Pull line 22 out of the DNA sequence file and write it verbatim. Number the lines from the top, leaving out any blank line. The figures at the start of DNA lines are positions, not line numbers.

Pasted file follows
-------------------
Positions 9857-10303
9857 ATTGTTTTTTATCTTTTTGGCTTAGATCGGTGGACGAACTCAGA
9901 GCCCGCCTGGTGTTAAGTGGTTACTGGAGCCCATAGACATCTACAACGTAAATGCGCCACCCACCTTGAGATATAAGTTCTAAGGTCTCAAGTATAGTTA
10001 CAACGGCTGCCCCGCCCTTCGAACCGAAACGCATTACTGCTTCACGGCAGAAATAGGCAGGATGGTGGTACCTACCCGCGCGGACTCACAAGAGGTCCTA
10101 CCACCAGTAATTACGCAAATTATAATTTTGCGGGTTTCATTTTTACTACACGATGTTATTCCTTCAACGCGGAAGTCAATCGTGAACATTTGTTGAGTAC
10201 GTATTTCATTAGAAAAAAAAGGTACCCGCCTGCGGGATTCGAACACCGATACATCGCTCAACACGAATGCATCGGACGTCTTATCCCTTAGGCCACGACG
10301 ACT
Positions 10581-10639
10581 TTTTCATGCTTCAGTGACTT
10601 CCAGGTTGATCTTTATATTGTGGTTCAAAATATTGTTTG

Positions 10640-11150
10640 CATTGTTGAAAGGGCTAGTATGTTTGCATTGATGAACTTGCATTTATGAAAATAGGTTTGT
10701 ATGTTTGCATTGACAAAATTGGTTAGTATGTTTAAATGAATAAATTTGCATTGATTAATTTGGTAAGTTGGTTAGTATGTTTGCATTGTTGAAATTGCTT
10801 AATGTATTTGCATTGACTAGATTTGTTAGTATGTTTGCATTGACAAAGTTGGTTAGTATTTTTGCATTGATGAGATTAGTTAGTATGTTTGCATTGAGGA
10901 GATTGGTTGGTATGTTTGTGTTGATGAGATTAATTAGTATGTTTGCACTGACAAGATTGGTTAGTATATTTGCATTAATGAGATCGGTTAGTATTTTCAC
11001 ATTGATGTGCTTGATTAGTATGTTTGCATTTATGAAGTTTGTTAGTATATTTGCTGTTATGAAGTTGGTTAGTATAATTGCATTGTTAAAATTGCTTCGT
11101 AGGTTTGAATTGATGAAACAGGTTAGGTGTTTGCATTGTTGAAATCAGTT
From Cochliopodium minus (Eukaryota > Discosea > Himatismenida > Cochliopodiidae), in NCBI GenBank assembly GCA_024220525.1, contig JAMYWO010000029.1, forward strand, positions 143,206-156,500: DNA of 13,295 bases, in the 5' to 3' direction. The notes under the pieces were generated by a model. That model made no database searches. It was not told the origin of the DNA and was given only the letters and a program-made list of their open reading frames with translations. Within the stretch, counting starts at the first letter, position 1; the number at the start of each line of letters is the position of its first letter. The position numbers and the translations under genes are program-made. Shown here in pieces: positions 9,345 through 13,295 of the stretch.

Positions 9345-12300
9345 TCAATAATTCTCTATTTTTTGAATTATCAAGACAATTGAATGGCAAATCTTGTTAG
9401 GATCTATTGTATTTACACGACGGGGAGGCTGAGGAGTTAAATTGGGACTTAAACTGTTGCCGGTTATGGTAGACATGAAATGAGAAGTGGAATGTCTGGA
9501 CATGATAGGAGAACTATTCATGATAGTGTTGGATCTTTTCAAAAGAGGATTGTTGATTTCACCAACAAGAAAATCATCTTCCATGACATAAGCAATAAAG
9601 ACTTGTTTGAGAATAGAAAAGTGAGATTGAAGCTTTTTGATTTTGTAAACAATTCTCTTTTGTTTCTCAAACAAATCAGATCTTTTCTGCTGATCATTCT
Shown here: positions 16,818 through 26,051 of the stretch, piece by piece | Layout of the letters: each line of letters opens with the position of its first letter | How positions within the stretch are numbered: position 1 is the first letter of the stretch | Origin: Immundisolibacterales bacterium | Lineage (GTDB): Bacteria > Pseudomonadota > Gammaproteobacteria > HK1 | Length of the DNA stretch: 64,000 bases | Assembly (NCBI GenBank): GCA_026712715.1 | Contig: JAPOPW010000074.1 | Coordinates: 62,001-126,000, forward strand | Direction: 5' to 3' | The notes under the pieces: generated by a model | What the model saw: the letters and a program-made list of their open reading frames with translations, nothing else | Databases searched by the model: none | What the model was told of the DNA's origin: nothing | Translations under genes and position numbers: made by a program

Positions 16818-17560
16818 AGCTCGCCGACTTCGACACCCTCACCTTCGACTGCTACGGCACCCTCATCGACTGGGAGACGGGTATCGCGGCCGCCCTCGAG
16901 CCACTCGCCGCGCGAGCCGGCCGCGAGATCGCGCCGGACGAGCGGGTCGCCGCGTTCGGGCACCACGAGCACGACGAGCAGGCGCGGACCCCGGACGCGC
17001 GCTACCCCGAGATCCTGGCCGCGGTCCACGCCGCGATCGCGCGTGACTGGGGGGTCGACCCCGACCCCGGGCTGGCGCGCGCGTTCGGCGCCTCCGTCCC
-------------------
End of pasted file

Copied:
9501 CATGATAGGAGAACTATTCATGATAGTGTTGGATCTTTTCAAAAGAGGATTGTTGATTTCACCAACAAGAAAATCATCTTCCATGACATAAGCAATAAAG